The Three Ports SEPP (Schedule 1) has been amended to specify that non-structural alterations to the exteriors of buildings within the Lease Area (that is, the Port Botany Lease Area, Port Kembla Lease Area or Port of Newcastle Lease Area as identified in the SEPP) undertaken as exempt development must not involve the use of external combustible cladding as defined in the EP&A Regulation.

Changes to the Western Sydney Parklands SEPP

The Western Sydney Parklands SEPP aims to put planning controls in place for the Western Sydney Parklands.

 

The Western Sydney Parklands SEPP (Schedule 2) has been amended to specify that alterations or additions to, or development ancillary to, a function centre, community facility, entertainment facility, information and education facility, public administration building or an existing recreational use, undertaken as exempt development must not involve the use of external combustible cladding as defined in the EP&A Regulation.

 

It has also been amended to specify that minor external alterations to a building other than a public building as exempt development must not involve the use of external combustible cladding as defined in the EP&A Regulation.

Exempt development must comply with all relevant development standards specified in the applicable SEPP including any requirement to install the material in accordance with the manufacturer’s specifications. Exempt development must also comply with the Building Code of Australia.

 

Exempt development cannot be carried out in some sensitive areas, as set out under the relevant SEPPs. These include:

  • declared areas of outstanding biodiversity value under the Biodiversity Conservation Act 2016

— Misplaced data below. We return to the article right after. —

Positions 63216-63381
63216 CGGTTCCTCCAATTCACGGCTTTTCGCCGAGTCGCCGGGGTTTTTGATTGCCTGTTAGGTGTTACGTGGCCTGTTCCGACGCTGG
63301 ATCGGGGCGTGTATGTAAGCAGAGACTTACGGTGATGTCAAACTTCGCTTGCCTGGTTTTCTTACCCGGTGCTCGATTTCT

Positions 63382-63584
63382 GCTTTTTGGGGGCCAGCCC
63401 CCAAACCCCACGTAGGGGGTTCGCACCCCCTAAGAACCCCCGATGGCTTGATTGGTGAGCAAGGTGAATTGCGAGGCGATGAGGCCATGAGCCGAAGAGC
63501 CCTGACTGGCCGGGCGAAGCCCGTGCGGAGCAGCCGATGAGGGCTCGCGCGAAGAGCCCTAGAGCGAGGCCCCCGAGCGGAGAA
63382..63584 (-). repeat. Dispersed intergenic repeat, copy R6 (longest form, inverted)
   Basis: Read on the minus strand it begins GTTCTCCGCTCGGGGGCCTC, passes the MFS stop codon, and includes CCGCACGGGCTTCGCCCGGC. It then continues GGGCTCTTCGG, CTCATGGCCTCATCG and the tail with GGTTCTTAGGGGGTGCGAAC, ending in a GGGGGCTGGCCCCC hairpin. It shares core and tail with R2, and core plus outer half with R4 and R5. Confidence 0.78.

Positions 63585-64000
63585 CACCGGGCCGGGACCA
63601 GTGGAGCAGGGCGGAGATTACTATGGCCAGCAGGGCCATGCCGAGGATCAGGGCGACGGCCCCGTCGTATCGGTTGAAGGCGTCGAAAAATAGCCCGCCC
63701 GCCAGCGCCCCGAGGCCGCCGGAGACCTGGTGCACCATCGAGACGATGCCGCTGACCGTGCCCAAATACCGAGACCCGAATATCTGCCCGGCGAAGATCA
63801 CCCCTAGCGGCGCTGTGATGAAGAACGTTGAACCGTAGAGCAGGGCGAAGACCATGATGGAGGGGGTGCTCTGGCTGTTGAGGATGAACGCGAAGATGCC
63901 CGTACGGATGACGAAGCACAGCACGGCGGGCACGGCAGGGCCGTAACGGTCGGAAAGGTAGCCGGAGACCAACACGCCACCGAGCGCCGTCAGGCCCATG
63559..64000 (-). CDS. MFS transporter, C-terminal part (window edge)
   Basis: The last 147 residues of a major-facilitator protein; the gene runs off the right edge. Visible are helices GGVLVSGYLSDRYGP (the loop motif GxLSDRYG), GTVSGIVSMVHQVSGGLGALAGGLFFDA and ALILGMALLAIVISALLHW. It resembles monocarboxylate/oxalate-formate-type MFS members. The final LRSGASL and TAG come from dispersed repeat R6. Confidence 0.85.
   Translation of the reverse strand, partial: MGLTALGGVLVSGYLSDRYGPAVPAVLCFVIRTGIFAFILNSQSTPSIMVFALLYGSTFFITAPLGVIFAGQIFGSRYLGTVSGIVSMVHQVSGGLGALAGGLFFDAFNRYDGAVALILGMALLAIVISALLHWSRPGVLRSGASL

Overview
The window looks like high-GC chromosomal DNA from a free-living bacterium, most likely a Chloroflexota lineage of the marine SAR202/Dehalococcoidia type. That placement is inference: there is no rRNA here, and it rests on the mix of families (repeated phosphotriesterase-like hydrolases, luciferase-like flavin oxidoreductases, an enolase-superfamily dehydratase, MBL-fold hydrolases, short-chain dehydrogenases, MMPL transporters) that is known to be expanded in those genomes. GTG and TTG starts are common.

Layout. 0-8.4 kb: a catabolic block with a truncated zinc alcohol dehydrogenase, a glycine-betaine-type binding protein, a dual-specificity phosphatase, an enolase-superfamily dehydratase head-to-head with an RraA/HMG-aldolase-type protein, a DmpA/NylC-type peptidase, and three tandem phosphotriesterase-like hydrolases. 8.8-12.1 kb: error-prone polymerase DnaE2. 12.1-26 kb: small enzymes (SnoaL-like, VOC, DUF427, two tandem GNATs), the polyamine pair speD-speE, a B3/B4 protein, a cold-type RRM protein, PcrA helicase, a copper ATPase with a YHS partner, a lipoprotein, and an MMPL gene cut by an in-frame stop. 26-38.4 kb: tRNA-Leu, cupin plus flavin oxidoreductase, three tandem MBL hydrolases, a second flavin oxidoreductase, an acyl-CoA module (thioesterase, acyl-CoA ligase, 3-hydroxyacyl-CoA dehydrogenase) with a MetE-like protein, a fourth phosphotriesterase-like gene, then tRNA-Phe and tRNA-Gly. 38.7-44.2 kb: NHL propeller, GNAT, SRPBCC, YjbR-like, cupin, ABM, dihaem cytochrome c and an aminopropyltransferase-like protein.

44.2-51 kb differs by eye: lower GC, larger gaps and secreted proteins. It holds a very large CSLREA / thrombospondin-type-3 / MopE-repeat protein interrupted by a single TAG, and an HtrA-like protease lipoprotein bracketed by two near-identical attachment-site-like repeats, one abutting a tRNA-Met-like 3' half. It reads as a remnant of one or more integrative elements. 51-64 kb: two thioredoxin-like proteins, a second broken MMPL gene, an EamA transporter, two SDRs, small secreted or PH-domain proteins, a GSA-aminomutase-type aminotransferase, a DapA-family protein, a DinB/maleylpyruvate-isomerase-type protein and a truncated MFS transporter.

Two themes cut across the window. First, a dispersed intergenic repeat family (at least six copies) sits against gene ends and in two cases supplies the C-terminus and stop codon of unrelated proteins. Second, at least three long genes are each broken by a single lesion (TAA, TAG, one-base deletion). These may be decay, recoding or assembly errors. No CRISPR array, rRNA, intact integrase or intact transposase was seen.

• declared critical habitat under the Fisheries Management Act 1994
  • land that is, or on which there is, an item listed on the State Heritage Register or that is subject to an interim heritage order under the Heritage Act 1977.

The development and complying development application pathways are available if you can no longer carry out proposed cladding as exempt development.

 

Complying development is a fast-track approval process for straightforward residential, commercial and industrial development. If the application meets all the relevant development standards in the relevant SEPP, a council or accredited certifier can issue a complying development certificate. Alternatively, you could lodge a development application with the relevant local council.

 

More information about complying development is available on the NSW Planning Portal at How do I qualify for fast track approval?.

More information

  • contact us or
  • phone us on 1300 305 695 and if English is not your first language, please phone 131 450 and ask for an interpreter in your language, ask to be connected to the Department of Planning and Environment on 1300 305 695.

Visit NSW Fair Trading's website for more information on fire safety and external wall cladding and building product use ban, you can also view and download the NSW Government inter agency Fire Safety and External Wall Cladding Taskforce's Factsheet (PDF, 202.47 KB).

 

For tips on high–rise fire safety visit Fire & Rescue NSW’s website.

Page last updated: 08/07/2019